FIELDNOTES: Calling Me By Your Name

April 26, 2018

THIS is not a review of that beloved film, “Call Me By Your Name.” This is a lament about us Bikolanos allowing outsiders to call us by names they believe, they feel are appropriate descriptions of who we are as people, of the places we live in, of the songs we sing, of the dances we dance, of the rituals we celebrate, of the days we memorialize, even of the food we eat.

Thus, we have started calling the food prepared from the only plant that can stand as trope for our everyday lives “laing.” The restaurants have renamed the “natong” or “gulay na natong” as “laing.” Even the most astute food writer who venomously is on the side of authenticity automatically calls the food “laing.”

There is no food called “Bicol Express” in Bikol. There was the train that is gone now; that was Bikol Express. There are conjectures about this brand of transportation. There was a period when that train was the fastest means to travel from this land to the central land of Manila where originated the names about us, the appellations that stuck like unwanted scent to our bodies. We do not expect the non-Bikolano to remember this origin tale but when we start calling the very spicy and hot “balaw” as Bikol Express then we had taken a journey to Neverland, a place where truthful names do not really matter.

Colonization had been bad enough. We live in a place called Naga. For a long time, people talked of the Narra (tree) as the source of the name. Were the trees abundant in the place? Wherever you look, Narra was never called “Naga.” Recent scholars though have started looking to our Asian neighbors – in Malaysia, Indonesia, Thailand – and encountering the “naga” or “Serpent,” the mythical monster. Riverine settlement or those by the rivers attested to a great Serpent ruling the rivers and streams. I subscribe to these because we have a festival, the Peñafrancia, which is built around the river.

We ask this question: what was the divinity before the image of the Virgin was made to use the river in Her fluvial procession? Was there a Serpent or a giant water animal lording it over the elements? In many Southeast Asian accounts, this Serpent has a crown on its head. In the Kalendaryong Bikol, a Bakunawa on the first page has a crown on its head. Was this the mythical Naga?

The name “Naga” was good for a long time until a town in Cebu was declared a city, making it the second city with the name Naga. We could go back to Nueva Caceres, a name given, it is said, to honor Governor-General Francisco de Sande, whose home was in the walled medieval city of Caceres. Not original perhaps but, others may say, who cares, the entire country had been named anyway after a king!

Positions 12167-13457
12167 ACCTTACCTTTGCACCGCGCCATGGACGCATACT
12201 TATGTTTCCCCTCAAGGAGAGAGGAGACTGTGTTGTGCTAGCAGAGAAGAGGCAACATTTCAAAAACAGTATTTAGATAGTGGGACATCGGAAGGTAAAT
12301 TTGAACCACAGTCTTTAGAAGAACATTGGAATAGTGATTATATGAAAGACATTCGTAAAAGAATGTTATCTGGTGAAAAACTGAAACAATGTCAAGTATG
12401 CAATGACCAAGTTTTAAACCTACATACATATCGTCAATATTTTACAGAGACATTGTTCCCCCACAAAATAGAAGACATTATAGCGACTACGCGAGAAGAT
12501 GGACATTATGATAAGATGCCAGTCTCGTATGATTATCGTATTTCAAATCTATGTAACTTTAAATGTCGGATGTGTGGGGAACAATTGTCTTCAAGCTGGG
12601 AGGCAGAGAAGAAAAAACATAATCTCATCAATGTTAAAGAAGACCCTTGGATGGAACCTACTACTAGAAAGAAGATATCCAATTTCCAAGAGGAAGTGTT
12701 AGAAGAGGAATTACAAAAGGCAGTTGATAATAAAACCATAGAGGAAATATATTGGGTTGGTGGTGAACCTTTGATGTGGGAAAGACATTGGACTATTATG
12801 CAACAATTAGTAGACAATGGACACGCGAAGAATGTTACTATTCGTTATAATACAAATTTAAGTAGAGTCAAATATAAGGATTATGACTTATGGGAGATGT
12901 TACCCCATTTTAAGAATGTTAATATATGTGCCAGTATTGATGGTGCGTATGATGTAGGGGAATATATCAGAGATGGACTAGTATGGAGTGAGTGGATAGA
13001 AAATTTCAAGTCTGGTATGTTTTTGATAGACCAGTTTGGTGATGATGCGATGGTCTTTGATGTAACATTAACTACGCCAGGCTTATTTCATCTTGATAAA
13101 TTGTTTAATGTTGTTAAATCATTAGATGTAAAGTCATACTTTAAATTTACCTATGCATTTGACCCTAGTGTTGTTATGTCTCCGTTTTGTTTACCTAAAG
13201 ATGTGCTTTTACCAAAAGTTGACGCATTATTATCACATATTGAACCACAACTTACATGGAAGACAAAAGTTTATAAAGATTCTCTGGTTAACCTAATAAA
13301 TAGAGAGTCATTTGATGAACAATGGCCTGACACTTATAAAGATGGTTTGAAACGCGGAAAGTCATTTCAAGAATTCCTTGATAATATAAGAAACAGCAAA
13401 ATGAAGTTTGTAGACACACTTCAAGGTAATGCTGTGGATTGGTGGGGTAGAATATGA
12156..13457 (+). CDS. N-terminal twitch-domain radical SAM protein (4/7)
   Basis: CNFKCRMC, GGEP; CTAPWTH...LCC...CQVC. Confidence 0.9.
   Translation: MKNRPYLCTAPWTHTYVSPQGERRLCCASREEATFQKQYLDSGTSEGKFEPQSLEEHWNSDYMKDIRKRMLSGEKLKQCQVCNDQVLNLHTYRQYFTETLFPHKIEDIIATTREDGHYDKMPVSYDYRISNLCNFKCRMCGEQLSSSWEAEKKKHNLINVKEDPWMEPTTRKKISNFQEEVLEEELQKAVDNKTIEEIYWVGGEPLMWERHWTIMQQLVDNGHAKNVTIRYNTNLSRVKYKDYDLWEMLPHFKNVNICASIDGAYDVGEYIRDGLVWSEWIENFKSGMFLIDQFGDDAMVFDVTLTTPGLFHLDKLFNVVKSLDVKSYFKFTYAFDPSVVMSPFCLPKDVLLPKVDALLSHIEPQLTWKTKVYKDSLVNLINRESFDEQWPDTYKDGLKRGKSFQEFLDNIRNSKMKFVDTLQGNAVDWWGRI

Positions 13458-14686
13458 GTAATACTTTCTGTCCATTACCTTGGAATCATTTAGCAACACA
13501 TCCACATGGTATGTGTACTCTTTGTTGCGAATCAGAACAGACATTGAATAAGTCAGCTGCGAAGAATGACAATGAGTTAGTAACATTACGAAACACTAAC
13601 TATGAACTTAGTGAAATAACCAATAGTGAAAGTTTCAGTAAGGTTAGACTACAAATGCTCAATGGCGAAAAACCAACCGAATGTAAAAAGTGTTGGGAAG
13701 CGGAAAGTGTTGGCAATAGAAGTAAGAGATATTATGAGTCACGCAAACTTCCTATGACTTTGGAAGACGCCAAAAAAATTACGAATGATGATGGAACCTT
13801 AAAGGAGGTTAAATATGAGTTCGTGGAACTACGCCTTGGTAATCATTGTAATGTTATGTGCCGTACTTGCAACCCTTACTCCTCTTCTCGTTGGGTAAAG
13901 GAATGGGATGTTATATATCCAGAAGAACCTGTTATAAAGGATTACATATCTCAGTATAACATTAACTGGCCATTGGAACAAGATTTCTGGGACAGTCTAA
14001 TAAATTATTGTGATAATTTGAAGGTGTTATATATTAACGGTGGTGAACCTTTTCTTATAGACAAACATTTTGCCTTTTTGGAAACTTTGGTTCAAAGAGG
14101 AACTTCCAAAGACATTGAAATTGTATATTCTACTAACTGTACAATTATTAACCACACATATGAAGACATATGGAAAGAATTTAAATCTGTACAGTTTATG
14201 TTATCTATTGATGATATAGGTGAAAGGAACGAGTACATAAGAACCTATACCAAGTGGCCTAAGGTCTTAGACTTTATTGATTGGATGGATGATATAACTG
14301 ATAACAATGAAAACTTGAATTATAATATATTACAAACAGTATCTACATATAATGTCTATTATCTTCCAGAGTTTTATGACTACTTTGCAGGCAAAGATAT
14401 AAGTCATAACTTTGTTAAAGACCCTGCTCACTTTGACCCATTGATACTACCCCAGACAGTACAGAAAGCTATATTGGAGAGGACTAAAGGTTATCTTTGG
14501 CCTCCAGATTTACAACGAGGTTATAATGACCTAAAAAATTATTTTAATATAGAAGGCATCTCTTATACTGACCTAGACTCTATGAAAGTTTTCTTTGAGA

Our case is not unique. On the desktop of my laptop is a collection of songs for easy access. It is titled “Waray Songs.” My memories of childhood in the town of San Fernando, in Ticao Island had been the songs my grandmother, Emilia, sang with such sweet passion. YouTube has re-introduced me to these songs like “An Iroy na Tuna,” a song described as a Waraynon national anthem and “An Bahal na Tuba.” The Internet, for all the demonizing it has received, can be one massive lesson in enlightenment. One day, an interesting posting from Judah Singzon Aliposa, a good friend of my brother Carlo, was just the light I needed. For all my love for the “Waray” culture, the term, for better or worse, is deemed derogatory. The proper term for the language of the Samar-Leyte area is “Binisaya.” Judah has in fact posted the book, a dictionary authored by Eduardo A. Makabenta, Sr., with its revised Second Edition done by Eduardo T. Makabenta, Jr.

The Makabenta, Sr. is quoted by Judah as having questioned the use of “waray,” which means “nothing,” and “nil” as a name for a place and its people. Why indeed be called “nothing?”  

In a massive launch of titles that brought the total of books published by Ateneo de Naga Press to seventy-six at the Cultural Center of the Philippines, one of the books was a translation of European short stories into the language spoken in Masbate, an island province that fuses the Bikol, Cebu, Kinaray-a, and Hiligaynon languages. The decision of the editors was to call the language “Minasbate,” a decision that removes the stasis in the more popular toponym, Masbateño. It was, as documented, not a smooth decision.

Take note En Villasis and Clinton D. Abilong, I prefer “Binisaya,” but this would make the language of Masbate more of Bisaya and Bikol.

The debate continues as we, to borrow the lines from Claude Levi-Strauss in “Tristes Tropiques,” “grasp the essence of our species,” an essence that is “in the scent, more subtly evolved than our books, that lingers in the heart of a lily; or in the wink of an eye, heavy with patience, serenity, and mutual forgiveness, that sometimes, through an involuntary understanding, one can exchange with a cat.”

Identities, after all, will be elusive so long as you call me by your name.



 

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